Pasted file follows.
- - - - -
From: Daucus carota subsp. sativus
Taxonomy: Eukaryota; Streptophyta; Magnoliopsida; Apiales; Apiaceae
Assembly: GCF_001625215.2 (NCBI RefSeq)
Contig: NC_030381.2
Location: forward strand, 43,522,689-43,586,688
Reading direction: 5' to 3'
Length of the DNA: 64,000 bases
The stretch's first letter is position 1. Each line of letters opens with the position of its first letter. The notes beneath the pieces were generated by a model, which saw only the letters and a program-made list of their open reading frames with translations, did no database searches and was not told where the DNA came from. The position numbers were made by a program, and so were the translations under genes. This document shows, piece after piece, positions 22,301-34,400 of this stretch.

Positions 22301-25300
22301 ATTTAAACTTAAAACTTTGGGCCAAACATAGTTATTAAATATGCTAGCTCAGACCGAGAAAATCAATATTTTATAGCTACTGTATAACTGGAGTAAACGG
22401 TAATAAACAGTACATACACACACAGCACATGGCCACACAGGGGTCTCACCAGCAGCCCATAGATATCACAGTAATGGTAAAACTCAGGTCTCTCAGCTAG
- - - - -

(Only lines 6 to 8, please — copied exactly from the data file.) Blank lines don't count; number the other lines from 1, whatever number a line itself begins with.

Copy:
Reading direction: 5' to 3'
Length of the DNA: 64,000 bases
The stretch's first letter is position 1. Each line of letters opens with the position of its first letter. The notes beneath the pieces were generated by a model, which saw only the letters and a program-made list of their open reading frames with translations, did no database searches and was not told where the DNA came from. The position numbers were made by a program, and so were the translations under genes. This document shows, piece after piece, positions 22,301-34,400 of this stretch.